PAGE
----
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4 tips to answer question: What salary are you looking for?

Part I: Tips to answer Tip 1: Don't ignore the question. There are employers and hiring managers that will automatically deny a follow u...

Part I: Tips to answer

Tip 1: Don't ignore the question.

There are employers and hiring managers that will automatically deny a follow up on any application or interview where the applicant skipped questions, so be sure not to ignore them. This isn't the part where you want to be stubborn because the interviewer could see you as being a hassle and move on to the next applicant.

Tip 2: Don't be too specific.

Remember to be flexible, your answer is simply a starting point, a suggestion. If you throw out a number that's to high you could find a quick close to the interview. On the other hand, if you throw out a number that is to low, you could end up earning a salary that's less than your worth or need to live on.

Tip 3: Be flexible.

This is important, you want to remain flexible at this stage. You may mention that salaries in your past have been between a broad range. You could also let them know that you know the suggested pay rate for the position you're applying for falls into a certain range (such a £20,000 - £30,000).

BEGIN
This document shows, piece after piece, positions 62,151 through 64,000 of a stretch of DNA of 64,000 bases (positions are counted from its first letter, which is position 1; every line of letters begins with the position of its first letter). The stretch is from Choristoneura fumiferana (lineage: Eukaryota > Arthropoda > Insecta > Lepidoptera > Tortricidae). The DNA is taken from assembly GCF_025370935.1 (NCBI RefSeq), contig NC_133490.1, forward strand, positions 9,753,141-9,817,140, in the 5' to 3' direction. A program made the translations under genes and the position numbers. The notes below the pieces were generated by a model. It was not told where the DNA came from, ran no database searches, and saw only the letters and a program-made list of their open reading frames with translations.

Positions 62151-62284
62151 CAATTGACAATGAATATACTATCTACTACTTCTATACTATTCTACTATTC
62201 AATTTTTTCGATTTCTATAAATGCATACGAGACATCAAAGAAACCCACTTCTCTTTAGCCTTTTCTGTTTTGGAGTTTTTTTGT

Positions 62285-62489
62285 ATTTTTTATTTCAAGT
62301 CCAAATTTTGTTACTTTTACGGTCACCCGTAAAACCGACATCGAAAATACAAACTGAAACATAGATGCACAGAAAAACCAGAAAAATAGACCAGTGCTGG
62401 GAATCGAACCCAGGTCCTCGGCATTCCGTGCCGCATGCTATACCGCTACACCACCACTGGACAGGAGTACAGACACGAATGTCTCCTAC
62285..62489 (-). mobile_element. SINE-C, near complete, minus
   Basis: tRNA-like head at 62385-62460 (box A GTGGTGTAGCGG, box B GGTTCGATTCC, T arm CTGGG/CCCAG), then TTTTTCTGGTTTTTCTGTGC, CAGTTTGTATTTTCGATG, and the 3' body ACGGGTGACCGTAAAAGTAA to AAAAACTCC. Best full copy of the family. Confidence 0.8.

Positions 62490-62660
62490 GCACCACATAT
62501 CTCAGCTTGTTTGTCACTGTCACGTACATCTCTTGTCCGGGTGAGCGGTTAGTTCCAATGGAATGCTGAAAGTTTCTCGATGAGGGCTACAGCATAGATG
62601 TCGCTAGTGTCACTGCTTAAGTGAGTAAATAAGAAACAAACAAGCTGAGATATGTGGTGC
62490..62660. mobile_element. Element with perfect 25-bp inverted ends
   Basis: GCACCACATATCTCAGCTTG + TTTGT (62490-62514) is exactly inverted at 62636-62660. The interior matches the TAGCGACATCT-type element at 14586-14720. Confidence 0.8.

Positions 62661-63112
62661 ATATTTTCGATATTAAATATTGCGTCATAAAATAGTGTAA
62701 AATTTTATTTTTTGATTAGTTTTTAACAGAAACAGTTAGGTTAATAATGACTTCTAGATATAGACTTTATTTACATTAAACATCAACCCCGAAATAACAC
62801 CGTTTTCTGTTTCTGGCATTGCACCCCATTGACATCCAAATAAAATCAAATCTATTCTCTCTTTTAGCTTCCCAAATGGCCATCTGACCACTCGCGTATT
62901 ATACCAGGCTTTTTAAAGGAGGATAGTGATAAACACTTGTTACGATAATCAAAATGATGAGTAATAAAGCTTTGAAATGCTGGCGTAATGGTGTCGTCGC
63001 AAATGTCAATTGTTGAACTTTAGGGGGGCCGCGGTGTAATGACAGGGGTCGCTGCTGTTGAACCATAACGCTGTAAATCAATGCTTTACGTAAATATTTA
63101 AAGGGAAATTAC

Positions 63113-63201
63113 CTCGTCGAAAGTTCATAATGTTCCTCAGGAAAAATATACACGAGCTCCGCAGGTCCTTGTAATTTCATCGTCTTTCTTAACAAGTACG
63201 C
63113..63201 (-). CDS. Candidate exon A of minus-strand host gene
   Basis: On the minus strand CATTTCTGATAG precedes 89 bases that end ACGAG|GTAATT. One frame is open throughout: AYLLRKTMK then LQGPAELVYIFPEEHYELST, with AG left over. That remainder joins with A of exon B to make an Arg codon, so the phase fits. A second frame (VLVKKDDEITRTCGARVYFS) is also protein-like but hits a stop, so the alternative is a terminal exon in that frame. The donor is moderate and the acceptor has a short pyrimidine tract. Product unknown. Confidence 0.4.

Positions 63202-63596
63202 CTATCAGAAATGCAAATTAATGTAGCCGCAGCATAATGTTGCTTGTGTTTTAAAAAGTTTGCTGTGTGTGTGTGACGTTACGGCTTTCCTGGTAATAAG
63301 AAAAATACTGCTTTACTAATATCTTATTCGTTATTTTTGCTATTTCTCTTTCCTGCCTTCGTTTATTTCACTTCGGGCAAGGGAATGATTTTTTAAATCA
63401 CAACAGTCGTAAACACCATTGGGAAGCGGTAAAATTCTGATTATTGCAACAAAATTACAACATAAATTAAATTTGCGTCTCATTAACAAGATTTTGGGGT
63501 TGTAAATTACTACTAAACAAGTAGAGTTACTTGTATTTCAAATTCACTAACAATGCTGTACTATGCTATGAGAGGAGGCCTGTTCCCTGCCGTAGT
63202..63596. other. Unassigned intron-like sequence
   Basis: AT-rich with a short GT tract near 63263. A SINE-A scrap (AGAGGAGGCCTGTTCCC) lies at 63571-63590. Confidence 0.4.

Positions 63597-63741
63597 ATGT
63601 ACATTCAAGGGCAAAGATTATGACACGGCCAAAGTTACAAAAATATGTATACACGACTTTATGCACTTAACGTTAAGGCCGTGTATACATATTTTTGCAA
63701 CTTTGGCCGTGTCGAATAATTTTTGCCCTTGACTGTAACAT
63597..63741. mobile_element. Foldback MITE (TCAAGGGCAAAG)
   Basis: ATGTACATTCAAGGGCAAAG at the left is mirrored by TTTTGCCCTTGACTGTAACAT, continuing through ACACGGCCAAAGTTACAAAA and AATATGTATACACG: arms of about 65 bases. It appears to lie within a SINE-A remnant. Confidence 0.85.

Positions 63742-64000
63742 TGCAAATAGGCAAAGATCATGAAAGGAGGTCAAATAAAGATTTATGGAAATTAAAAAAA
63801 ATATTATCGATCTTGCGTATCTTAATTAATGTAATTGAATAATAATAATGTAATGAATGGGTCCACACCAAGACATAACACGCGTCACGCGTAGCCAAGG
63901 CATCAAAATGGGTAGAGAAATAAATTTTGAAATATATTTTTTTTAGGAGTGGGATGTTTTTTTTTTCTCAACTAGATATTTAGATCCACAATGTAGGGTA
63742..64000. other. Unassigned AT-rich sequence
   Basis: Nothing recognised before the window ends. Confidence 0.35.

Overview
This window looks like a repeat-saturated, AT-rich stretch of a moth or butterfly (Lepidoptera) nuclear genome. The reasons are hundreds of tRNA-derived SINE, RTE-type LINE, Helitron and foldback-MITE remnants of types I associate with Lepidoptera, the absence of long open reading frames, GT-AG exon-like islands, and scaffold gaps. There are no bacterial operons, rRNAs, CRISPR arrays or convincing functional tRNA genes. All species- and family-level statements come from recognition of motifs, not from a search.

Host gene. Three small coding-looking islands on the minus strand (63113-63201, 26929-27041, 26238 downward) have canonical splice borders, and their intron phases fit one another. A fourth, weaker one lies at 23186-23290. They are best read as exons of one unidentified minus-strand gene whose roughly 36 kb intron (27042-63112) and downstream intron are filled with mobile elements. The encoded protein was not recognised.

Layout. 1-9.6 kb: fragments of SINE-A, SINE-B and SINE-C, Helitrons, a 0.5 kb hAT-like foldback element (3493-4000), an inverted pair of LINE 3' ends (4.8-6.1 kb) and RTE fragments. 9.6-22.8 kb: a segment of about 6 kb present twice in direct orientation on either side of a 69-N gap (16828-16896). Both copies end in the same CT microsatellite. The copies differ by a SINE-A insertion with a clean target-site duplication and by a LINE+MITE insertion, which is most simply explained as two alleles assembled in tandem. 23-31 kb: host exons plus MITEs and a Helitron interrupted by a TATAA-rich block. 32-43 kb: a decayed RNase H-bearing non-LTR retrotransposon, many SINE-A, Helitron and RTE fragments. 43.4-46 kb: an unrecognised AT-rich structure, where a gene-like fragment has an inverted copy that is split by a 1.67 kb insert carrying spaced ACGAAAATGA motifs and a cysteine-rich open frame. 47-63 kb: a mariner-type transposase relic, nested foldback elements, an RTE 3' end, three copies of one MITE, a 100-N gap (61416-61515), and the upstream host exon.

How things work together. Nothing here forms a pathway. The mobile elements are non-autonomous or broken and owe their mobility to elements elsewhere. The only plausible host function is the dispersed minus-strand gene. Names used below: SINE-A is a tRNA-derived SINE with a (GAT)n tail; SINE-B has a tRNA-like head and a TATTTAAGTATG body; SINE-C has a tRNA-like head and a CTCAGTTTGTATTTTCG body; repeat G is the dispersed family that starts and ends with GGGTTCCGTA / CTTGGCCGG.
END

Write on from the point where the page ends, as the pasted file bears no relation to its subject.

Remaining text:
Tip 4: Defer the question.

If you don't believe it's the correct time to talk about the numbers, you could defer the question by stating your pay rate is open for negotiation. You could also state you would prefer to discuss pay in person, or ask the employer to offer a pay rate.

Part II: Ways to answer:

When asked “what are your pay rate expectations?” there are 3 possible answers.

Method 1: Don't answer

While ignoring the question isn't a good thing, there are other ways to avoid answering the question directly. You can state that you would like to know more about the job before getting into the numbers.

Method 2: Give a range.

If you are comfortable providing an answer at this stage and you've done your homework, you can provide a salary range. Remember, you can use sites like PayScale to get an average salary range based on the job title, location and education or experience level.

After you have began the negotiation process, you will want to include benefits with your salary calculations as well. Say the employer offers improved health insurance than you currently have, this would be worth it in the long run to take a little less pay.

Method 3: If necessary, give one number

If you have been asked, yet can't provide a range as your answer, then go with a number in the middle of your salary range, possibly lower if you can. In this situation you're aiming to come in under their target rate, not over it.


Interview question with answers 3220721647566472689

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